C++ Tutorial - 2

Functions, Vectors, and Efficient Iteration

5. Functions

Functions in C++ are crucial for encapsulating reusable code blocks, enhancing both modularity and maintainability in your programs.

Function Declaration

A function declaration specifies the function’s name, return type, and parameters. For example:

int add(int a, int b);

Function Definition

The function definition contains the executable code of the function. Here’s a simple function that adds two integers:

int add(int a, int b) { // Function definition
    return a + b;

Parameters and Return Types

Functions can have parameters (inputs) and a return type (output). The types of the parameters define what data the function expects, and the return type specifies what data the function returns. Default Parameters

Default parameters allow functions to be called with fewer arguments than they are defined with. Here’s an example:

int multiply(int a, int b = 2) {
    return a * b; // If b is not specified, it defaults to 2

Function Overloading

Function overloading allows you to have multiple functions with the same name but different parameter lists or types, enhancing readability and flexibility. I had a bit to much fun using this. While it can be helpfull, e.g. when you have the same functionality and just slightly different input, it might get a bit messy if you use it for different utils but name it the same (not that I haven’t done that).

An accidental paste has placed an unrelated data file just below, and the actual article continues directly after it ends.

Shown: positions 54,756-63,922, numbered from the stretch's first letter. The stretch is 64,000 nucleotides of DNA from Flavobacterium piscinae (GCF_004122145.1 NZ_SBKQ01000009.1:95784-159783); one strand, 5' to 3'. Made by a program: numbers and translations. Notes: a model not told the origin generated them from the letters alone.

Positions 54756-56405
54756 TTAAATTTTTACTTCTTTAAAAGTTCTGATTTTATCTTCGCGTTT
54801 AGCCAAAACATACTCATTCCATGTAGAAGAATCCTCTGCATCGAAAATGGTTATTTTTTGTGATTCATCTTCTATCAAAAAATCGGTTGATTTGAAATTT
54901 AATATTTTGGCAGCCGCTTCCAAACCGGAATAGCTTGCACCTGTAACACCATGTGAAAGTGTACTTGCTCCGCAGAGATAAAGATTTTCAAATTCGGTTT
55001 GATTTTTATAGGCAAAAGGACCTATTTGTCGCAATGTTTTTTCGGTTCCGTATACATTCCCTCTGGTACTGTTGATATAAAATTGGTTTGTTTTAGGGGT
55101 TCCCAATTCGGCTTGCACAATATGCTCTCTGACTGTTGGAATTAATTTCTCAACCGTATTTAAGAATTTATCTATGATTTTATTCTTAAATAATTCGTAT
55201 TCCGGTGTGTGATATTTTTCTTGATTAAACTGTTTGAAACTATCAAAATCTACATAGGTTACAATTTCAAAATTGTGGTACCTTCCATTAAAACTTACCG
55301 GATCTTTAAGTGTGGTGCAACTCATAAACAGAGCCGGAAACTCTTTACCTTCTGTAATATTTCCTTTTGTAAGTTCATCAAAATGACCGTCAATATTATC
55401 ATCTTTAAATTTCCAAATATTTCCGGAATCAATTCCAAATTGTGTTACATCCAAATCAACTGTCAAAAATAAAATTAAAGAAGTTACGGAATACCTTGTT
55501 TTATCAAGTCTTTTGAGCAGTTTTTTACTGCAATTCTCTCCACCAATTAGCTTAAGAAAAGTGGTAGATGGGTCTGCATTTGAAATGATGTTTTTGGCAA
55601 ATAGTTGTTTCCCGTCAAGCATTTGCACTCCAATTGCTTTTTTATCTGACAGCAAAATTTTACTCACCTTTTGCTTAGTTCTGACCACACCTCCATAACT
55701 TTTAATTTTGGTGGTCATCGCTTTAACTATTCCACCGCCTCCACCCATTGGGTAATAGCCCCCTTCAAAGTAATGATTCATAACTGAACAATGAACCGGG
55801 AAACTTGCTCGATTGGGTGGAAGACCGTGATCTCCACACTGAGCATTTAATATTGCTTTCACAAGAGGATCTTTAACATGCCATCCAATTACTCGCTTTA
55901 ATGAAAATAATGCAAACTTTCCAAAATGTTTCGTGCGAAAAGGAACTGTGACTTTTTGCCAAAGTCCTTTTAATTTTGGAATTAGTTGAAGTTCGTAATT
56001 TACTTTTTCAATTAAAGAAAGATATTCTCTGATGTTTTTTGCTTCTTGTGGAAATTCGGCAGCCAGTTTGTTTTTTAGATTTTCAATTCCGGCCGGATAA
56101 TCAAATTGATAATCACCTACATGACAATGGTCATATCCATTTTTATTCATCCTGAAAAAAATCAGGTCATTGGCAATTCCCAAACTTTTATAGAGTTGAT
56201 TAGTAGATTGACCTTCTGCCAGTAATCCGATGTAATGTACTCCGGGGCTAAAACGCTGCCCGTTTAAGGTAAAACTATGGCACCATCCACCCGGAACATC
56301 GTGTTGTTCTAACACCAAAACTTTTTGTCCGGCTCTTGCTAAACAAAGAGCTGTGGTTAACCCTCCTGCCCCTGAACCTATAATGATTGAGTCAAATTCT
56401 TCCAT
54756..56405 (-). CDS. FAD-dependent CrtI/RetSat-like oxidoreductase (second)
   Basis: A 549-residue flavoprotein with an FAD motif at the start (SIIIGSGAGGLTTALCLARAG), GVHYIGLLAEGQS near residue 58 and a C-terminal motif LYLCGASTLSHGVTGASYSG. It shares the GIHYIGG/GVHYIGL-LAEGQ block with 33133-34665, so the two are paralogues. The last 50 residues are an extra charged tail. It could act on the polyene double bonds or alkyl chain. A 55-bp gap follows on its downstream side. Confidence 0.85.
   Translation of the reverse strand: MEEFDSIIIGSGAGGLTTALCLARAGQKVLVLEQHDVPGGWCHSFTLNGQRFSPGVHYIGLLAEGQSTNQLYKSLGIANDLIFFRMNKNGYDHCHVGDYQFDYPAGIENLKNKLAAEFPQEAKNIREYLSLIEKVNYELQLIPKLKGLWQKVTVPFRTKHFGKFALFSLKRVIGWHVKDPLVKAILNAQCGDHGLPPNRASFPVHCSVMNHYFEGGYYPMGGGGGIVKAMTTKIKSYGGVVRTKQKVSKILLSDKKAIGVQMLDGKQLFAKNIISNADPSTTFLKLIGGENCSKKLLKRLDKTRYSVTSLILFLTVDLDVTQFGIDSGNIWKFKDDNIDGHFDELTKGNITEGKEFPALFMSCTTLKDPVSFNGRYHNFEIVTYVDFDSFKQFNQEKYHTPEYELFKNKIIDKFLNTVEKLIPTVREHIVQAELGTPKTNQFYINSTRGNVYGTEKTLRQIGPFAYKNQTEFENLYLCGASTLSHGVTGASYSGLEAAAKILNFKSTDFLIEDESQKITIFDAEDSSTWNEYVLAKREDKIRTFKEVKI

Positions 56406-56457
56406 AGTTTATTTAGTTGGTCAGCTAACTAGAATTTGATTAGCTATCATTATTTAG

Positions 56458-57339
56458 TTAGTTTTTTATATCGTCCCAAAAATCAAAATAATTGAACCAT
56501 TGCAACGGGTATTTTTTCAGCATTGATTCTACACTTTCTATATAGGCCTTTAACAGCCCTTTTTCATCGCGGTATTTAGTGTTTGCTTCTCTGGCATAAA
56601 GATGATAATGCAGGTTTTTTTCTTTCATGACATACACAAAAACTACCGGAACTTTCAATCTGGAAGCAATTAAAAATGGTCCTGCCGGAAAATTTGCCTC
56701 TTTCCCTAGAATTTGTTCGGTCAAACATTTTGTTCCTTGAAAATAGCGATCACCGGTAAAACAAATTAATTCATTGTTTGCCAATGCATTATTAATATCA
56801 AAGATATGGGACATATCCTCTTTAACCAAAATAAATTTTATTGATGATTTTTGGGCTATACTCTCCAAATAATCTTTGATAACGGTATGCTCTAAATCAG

int multiply(int a, int b = 2) {
    return a * b;

// Overloaded with a different type
double multiply(double a, double b = 2) {
    return a * b;

6. Introduction to Vectors

Vectors in C++ are dynamic arrays capable of resizing themselves automatically when elements are added or removed. They provide more flexibility than traditional arrays. Though those also exist in C++. Declaration and Initialization

Vectors can be declared and initialized in various ways:

std::vector<int> numbers; // Empty vector declaration
std::vector<int> nums = {1, 2, 3, 4, 5}; // Initialized with values
good-to-know Vectors use more memory than arrays to manage their dynamic sizing? It's a small price to pay for the convenience and safety they offer.

Manipulating Vectors

Vectors offer methods like push_back(), pop_back(), and size() to add elements, remove elements, and get the vector size:

numbers.push_back(6); // Adds '6' to the end of the vector
numbers.pop_back(); // Removes the last element

Swap two elements:

std::swap(nums[0], nums[4]); // Swapping first and last elements

Find the maximum element:

int maxElement = *max_element(nums.begin(), nums.end()); // Who's the biggest?

Reade here for more infos about vectors.

7. Range-Based For Loop with Vectors

Range-based for loops offer a simpler and more readable way to iterate over elements in containers like vectors. Syntax

Here’s how you can use a range-based for loop with vectors:

std::vector<int> nums = {1, 2, 3, 4, 5};
for (int element : nums) {
    std::cout << element << " "; // Prints each element of the vector

Pretty neat

good-to-know The range-based for loop was introduced in C++11. It's a great example of how C++ is evolving to make coding easier and more intuitive. Still some design choices of modern C++ are viewed quite critically
  • Consult the C++ Documentation for more details on Functions and Vectors.
  • Challenge yourself with projects that apply these concepts, like building a simple calculator or a basic to-do list.
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